In another sign of the challenges facing food delivery startups in India, HSBC said in a recent report that it believes Zomato’s valuation is $500 million—half of the $1 billion valuation the company was reportedly given after its eighth round of funding a year ago.
Sent last month to HSBC clients, the report was written about online classifieds company Info Edge, which owns a 50 percent stake in Zomato. In a copy obtained by Mint, its author, analyst Rajiv Sharma, said that based on discounted cash flow, Zomato’s business is worth “about 50% lower to the $1 billion valuation.”
He added that “Zomato is present in 23 markets so early on and none is profitable, which implies that to address both the investments in last-mile delivery and losses in international operations, fundraising will be a continuous phenomenon, suggesting current valuations don’t make much sense.” (HSBC declined to send a copy to TechCrunch because it does not share company-specific reports).
Info Edge founder and executive vice chairman Sanjeev Bikhchandani told Mint that the company disagrees with the report and has not marked down its own valuation of Zomato.
In a post on Zomato’s blog, founder and CEO Deepinder Goyal also defended its business, claiming that the HSBC report is an “outlier” from other research about its prospects.
“It claims that the US is an overcrowded market, and we will not be able to make inroads into the US. HSBC, because it never spoke to us, doesn’t know that we didn’t acquire Urbanspoon for its US presence,” he wrote. “We acquired it for Australia and Canada, and our traffic is kicking ass in these two markets.”
Goyal added “our revenue has doubled over the past nine months. Costs have been rationalized. Burn is down 70 percent from the peak—it was high because we were experimenting with various business models and geographies, which we have cut down drastically—and we are now focused on the large opportunity in front of us in our core business and core markets. We do not need to raise another round of funding to sustain the business, or steer it to profitability.”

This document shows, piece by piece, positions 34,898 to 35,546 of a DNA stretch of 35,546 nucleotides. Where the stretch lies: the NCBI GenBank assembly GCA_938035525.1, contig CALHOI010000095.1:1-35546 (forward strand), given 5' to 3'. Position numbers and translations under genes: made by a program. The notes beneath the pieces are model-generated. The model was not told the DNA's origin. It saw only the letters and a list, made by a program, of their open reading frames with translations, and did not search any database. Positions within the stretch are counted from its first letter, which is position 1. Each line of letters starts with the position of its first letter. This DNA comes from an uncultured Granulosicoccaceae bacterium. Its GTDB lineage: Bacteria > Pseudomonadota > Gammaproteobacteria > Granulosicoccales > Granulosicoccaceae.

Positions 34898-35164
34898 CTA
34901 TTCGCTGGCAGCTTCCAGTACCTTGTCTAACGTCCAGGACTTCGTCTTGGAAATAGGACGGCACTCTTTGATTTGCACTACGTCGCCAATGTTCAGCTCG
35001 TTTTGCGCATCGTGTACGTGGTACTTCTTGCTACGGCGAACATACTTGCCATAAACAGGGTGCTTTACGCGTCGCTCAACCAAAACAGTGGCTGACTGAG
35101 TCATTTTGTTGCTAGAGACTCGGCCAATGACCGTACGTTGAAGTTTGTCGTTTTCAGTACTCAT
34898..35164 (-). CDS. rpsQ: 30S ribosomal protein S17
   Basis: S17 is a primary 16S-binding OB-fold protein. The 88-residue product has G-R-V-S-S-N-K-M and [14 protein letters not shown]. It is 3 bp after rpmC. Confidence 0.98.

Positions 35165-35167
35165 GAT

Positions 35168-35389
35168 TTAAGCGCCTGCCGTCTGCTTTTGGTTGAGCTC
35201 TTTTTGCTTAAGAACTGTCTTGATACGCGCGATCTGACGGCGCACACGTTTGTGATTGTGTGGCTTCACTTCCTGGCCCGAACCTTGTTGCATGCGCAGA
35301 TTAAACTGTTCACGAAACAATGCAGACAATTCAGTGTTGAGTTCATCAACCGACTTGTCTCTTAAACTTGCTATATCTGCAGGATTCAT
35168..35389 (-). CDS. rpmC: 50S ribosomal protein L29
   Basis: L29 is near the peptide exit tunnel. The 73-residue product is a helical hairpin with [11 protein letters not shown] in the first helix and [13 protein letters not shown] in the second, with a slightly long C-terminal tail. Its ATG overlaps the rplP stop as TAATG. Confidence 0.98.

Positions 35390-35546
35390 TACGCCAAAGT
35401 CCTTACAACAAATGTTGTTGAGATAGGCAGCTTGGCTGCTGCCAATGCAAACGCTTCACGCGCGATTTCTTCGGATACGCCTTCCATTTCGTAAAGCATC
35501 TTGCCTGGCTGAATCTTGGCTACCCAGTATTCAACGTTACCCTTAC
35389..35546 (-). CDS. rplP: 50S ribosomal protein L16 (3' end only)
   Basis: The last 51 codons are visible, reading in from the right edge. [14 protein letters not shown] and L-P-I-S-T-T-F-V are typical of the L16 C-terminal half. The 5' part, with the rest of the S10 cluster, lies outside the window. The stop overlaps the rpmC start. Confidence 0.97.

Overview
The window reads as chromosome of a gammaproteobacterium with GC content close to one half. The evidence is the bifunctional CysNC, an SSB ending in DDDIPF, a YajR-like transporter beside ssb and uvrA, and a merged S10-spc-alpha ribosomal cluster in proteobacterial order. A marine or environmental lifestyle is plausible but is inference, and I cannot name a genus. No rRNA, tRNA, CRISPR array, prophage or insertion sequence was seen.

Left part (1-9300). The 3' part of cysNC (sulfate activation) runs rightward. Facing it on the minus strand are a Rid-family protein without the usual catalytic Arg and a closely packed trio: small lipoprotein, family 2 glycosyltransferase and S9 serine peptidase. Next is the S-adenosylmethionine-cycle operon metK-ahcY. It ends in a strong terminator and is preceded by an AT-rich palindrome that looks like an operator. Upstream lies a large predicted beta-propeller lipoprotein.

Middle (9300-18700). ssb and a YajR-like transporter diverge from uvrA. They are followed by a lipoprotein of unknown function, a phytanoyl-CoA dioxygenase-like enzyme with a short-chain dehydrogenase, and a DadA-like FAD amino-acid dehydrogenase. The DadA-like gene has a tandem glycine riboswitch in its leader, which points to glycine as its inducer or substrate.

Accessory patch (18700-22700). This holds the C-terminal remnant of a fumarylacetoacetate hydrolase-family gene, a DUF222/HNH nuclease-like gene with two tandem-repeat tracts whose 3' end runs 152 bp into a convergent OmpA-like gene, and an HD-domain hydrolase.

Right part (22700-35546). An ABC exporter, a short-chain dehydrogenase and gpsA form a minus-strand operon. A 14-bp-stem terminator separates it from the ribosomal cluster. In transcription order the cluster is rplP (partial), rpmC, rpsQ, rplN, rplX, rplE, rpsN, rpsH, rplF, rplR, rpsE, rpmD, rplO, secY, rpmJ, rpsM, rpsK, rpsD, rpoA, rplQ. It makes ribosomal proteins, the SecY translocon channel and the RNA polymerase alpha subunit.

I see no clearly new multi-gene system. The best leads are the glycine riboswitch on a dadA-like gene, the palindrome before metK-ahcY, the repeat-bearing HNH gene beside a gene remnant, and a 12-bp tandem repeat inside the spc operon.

Zomato has raised about $223.8 million in funding in eight rounds, according to CrunchBase. Its last raise, a $60 million Series G, was disclosed in September.
Founded in 2008 as a restaurant discovery site, Zomato has not only expanded internationally since then through a series of acquisitions (including Urbanspoon), but continued to launch new products in India, its home market.
These include meal deliveries, as well as management/point-of-sale software systems and white-label apps for restaurants. The company has faced several setbacks, however, as it cut costs and focuses on generating revenue. The most significant was a mass layoff of 300 people—or about 10 percent of its workforce—in October 2015. It also stopped delivering in four Indian cities in January, citing the small size of the markets.
Zomato is not alone in its woes. Foodpanda and TinyOwl, two of its main competitors in India, have also held mass layoffs in an effort to reduce costs (which reportedly led to one of TinyOwl’s co-founders being held captive in a dispute over post-dated checks).